Wouldn’t it be great if your dog could ask politely for what he wants, instead of jumping, mouthing, or barking? You can teach him to sit to do just that!

Week 1: Ask Your Dog to Sit ​

  • For about 7 days, ask your dog to sit for the things he really wants.
  • Here are some examples of what you might ask him to sit for:
    • Being pet.
    • To have a toy given to him or thrown for him.
    • To have his leash put on. (Only if he likes it!)
    • To sniff something he is really interested in that you’re holding.
    • To have the door open to go outside.
  • When he sits, immediately provide his reward! (If you wait too long while he’s learning, this may frustrate him. You can add more time later.)
  • If he doesn’t sit, avoid asking him repeatedly; just don’t give him the reward he wants. You can try again in a little bit.
  • Don’t ask your dog to sit for things he doesn’t like! This will punish him for listening.

Week 2 and Beyond: Automatic Sits

  • After a week, stop saying “sit” and wait for your dog to offer it on his own.
  • Many dogs will have already started doing this before day 8, and that’s great! Some will need a little bit of patience. If your dog gets frustrated, you can help him out by asking him to sit as a reminder.
  • Our goal is for our pup to automatically offer this behavior when he wants something. It should replace lots of jumping, mouthing, and/or barking!

“Not This Time”

  • We can’t always give our dogs what they want. We might not have time, or they might ask for something they can’t have.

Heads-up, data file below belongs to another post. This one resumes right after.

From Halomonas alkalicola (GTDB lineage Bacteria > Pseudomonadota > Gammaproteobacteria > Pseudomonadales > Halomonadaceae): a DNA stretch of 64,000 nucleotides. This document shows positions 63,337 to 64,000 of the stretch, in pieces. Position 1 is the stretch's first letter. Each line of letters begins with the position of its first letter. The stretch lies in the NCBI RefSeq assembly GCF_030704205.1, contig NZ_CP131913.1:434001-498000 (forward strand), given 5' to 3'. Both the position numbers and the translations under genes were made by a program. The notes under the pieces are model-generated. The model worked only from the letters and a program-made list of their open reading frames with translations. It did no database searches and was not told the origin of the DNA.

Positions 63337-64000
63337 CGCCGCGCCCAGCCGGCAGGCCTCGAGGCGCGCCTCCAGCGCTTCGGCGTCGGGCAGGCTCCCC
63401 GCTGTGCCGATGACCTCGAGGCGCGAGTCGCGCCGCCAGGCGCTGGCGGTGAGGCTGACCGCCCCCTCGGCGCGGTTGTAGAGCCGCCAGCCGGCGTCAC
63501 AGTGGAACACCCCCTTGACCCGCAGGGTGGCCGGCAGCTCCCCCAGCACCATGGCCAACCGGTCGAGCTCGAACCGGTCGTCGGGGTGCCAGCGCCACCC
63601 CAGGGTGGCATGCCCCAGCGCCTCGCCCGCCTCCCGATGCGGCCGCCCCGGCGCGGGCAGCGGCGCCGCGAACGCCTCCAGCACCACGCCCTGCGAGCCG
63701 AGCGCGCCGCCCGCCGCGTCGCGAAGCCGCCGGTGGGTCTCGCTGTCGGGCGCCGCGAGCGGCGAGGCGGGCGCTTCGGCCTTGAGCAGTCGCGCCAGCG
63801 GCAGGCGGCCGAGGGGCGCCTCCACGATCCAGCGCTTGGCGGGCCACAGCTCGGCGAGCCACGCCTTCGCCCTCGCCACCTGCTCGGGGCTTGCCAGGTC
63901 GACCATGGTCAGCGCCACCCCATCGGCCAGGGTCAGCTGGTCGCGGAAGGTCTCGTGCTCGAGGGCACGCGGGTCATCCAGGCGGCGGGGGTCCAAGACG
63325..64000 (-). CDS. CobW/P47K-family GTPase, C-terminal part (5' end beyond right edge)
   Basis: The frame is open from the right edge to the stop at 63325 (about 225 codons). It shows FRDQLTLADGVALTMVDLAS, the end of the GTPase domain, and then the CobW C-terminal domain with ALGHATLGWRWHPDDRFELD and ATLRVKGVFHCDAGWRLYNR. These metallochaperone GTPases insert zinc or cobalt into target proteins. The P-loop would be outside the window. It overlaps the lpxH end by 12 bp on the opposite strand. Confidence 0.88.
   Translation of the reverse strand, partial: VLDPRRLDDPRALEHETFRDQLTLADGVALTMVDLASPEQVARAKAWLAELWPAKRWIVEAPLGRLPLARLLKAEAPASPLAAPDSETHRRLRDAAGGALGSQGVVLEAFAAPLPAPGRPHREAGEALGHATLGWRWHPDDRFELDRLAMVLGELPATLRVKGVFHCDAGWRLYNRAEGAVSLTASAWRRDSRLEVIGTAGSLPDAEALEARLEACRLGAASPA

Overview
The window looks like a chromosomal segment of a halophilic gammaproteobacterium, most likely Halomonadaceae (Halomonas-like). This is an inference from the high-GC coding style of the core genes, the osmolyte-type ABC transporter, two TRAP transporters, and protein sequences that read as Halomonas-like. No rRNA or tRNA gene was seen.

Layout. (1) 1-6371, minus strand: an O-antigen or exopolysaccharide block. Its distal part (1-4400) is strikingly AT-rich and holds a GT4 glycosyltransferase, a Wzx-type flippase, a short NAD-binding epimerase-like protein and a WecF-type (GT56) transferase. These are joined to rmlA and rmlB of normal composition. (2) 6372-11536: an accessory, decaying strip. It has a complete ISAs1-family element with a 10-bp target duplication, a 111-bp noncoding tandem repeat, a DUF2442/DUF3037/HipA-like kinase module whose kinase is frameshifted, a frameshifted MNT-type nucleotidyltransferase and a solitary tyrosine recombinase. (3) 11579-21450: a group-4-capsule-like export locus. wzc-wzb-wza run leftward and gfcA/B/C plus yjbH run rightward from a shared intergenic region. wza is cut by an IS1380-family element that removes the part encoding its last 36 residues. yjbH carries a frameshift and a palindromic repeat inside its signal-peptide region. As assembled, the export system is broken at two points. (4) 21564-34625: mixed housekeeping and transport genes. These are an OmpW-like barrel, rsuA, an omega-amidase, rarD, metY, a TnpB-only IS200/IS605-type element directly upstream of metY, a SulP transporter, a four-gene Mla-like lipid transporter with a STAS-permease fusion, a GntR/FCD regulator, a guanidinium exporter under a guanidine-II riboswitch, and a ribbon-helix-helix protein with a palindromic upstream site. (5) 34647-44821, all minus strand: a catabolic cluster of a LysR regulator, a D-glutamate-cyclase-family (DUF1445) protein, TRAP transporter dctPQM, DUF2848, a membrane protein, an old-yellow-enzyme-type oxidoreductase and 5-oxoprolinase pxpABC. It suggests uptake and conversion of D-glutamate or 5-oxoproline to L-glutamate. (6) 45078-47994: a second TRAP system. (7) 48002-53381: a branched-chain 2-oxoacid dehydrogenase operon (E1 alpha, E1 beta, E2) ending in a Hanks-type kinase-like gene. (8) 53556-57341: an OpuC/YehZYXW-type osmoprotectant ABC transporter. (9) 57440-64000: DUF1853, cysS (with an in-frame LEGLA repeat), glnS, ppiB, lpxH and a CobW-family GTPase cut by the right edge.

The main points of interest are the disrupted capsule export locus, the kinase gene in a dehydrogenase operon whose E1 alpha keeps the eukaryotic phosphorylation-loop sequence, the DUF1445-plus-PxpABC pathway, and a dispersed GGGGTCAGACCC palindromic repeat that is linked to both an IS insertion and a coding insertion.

• We can teach our dogs a phrase that means “Thank you for sitting, but I can’t give you the thing you want right now.” This makes it much less frustrating for them!
  • When your dog sits for something and you cannot give it to him, say “Not this time” and then ignore him. Try to ignore him for at least a couple of minutes.
  • Some people like to add in a hand signal, such as waving one or both open hands.
  • After a few repetitions, you should notice your dog begins to disengage with you instead of continuing to ask for things or getting frustrated.

Tips & Troubleshooting

  • Beware the “extinction burst”! “Extinction” is when an animal stops performing a behavior. Many animals will try a behavior with increased effort just before giving up. (Such as jumping, barking, or whining.) If your dog gets a little worse while you are doing this, hold your course! This is usually a sign they are learning these behaviors don’t work anymore and it’s a little frustrating to them. (If your dog’s behavior is worse for more than 3 days, let us know.)
  • If your dog is not successful, contact your trainer! There are many more tips and tricks that can be used. (Often, all that’s needed is a small tweak.)